Celebrity Endorsed Healthcare Is Hot Right Now

In life, just like in marketing, segmentation matters. Consider segmentation and endorsements in healthcare. During the pandemic when the economy started to take a sharp nosedive, many found themselves without steady income. They began looking for creative ways to pay rent. Including celebrities. They’re just like us. Oh, and they also wanted to help make a difference.

Celebrity Endorsed Healthcare

Mental Health Awareness Campaigns

At some point you couldn’t turn on a TV without seeing a Talkspace ad featuring Demi Lovato telling you why now is the time to get your mind right. Mental health awareness experienced a renaissance during the pandemic. And for good reason. According to the Kaiser Family Foundation, during the pandemic, about 4 in 10 adults in the U.S. have reported symptoms of anxiety or depressive disorder, a share that has been largely consistent, up from one in ten adults who reported these symptoms from January to June 2019.

Our lives were collectively put on hold, and we were stuck at home talking to our plants. Enter segmentation and endorsements in healthcare.

As direct marketers it’s our job to meet people in the moment. And as healthcare marketers drawing attention to mental health was timely to say the least.

If you can utilize the influence of a celebrity to help bolster your timely campaign, even better!

Celebrity Endorsements help “move the needle”

Singers, athletes, and entertainers alike have been using their status to advocate and advance various health-related campaigns, for decades.

Remember when polio was a thing?

In the 50’s healthcare marketers enlisted celebrities to help spread awareness around the polio vaccine. Their goal was simple—get more shots into more arms. The March of Dimes harnessed the star power of celebrities such as: Sammy Davis Jr., Marilyn Monroe, Louis Armstrong, and Ella Fitzgerald, to encourage people to get vaxed. And guess what? It worked.

Some things never change. Now more than ever we find ourselves under the influence of celebrity. There’s even a name for it—the Halo Effect. You may not trust medical advice from a doctor … but you might listen to Seahawks Quarterback Russell Wilson and Ciara when they ask you to “Roll Up Your Sleeves”.

Looking forward—what’s the next hot topic for celebrities and endorsements in healthcare?

 As 2021 comes to a close, along with the unease of COVID, I predict a larger focus on women’s health, surrounding empowering women to take control of their health.

We may not be through the pandemic. But we are in a moment of valuable hindsight for the extenuating impact from that time of quarantine. For instance, according to research, the number of people getting diagnosed with breast cancer, declined during the pandemic. Not because breast cancer magically disappeared, it was just undetected as many people put off visits to the doctor. From the Journal of the National Cancer Institute, the coronavirus disease 2019 (COVID-19) pandemic has disrupted breast cancer control through short-term declines in screening and delays in diagnosis and treatments.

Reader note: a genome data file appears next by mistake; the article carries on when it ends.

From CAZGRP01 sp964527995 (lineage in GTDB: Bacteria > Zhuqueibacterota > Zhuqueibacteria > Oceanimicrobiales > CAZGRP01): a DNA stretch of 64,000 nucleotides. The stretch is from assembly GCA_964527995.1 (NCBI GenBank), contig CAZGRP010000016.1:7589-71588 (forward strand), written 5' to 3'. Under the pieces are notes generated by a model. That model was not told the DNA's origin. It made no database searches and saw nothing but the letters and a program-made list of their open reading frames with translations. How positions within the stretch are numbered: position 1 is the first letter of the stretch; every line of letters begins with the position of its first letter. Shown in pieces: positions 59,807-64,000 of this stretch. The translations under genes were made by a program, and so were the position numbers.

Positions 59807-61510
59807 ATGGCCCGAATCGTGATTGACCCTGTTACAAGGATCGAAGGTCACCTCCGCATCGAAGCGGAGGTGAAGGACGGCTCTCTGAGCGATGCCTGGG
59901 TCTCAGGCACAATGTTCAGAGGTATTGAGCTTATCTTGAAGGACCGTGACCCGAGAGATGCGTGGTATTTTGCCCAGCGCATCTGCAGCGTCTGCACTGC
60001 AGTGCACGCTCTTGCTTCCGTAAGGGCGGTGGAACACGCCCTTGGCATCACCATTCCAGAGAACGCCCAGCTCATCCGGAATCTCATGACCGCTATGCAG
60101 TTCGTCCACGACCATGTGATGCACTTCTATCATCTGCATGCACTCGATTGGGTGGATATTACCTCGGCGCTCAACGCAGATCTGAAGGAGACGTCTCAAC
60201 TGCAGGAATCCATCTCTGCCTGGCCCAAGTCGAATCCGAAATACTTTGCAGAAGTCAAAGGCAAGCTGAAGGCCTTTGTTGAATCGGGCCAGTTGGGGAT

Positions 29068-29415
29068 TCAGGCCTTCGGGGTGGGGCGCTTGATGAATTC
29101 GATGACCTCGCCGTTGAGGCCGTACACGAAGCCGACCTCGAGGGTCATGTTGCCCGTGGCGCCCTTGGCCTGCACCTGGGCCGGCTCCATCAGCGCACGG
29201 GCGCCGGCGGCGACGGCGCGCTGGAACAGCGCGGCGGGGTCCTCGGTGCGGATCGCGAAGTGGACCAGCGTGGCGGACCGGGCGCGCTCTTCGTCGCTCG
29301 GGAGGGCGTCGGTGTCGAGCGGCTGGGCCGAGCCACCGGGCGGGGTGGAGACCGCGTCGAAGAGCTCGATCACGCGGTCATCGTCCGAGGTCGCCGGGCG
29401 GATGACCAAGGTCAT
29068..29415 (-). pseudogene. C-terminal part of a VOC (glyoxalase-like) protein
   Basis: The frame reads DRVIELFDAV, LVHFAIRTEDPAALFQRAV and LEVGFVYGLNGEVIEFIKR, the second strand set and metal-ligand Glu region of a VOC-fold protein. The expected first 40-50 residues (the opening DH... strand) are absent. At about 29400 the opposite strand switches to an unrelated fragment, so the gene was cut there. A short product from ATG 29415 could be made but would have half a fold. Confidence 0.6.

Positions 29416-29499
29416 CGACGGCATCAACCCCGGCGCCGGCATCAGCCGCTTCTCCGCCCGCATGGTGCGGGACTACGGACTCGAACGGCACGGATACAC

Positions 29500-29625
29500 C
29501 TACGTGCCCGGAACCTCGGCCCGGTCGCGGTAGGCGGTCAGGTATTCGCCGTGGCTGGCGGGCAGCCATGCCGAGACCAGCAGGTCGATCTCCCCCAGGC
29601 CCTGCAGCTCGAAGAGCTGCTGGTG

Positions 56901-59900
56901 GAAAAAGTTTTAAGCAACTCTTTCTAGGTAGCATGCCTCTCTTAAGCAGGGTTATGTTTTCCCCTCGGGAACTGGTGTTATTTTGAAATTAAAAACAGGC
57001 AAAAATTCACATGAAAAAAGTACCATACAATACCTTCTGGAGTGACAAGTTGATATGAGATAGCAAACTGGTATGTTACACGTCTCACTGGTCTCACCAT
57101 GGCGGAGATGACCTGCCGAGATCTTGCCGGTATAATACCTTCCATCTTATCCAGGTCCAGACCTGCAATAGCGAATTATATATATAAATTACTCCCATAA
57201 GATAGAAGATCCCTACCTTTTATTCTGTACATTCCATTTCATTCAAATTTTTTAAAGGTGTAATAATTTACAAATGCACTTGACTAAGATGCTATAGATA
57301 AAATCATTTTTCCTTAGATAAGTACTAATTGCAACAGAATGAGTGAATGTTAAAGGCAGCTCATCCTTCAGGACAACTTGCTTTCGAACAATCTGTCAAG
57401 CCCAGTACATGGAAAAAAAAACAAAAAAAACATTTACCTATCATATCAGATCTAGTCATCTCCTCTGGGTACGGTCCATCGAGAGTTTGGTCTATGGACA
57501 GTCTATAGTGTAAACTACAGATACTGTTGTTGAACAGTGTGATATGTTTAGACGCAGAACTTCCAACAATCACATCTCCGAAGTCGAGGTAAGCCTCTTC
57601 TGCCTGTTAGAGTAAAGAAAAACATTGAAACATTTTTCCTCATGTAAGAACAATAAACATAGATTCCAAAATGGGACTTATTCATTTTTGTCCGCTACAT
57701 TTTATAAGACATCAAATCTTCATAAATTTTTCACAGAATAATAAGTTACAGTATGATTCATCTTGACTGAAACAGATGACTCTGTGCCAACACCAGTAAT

Senator Amy Klobuchar recently went on tv to share her experience being diagnosed with breast cancer during the pandemic. Using the power of her voice, she wasted no time encouraging people to go for a checkup, driving home the importance of routine screenings that can lead to early detection.

CNN’s chief international anchor, Christiane Amanpour is also empowering women to take charge of their health. She was recently diagnosed with ovarian cancer and is urging women to “..educate themselves on this disease, to get all the regular screenings and scans that you can, to always listen to your bodies and of course to ensure that your legitimate medical concerns are not dismissed or diminished.”

One voice does not fit all: enter segmentation and endorsements in healthcare

As we enter this Fall season of continued global uncertainty about the pandemic and its impacts, we expect to see even more  segmentation and endorsements in healthcare beyond what we’ve seen thus far.

One trend we expect to continue is the wide swath of talent– since as marketers we know, one voice does not reach all.

Among the variety…Gen Z pop star Olivia Rodrigo came to the White House to take a stand for vaccinations. This spring, HHS teamed up with multiple celebrities including actress Eva Longoria and TV hosts Kelly Ripa and Ryan Seacrest, as well as some NBA and NASCAR stars for the “We can do this: live” campaign. And in Texas, a television campaign featuring Hall of Fame baseball legend, Nolan Ryan helped spread the word.

The regionalization of these campaigns, and varied approach to different audience types is the frontier we expect to expand to maximize the efficacy of the targeted approach. In life, as in marketing, targeted segmentation works!

Oh hey – BRB scheduling all of my exams – but let’s talk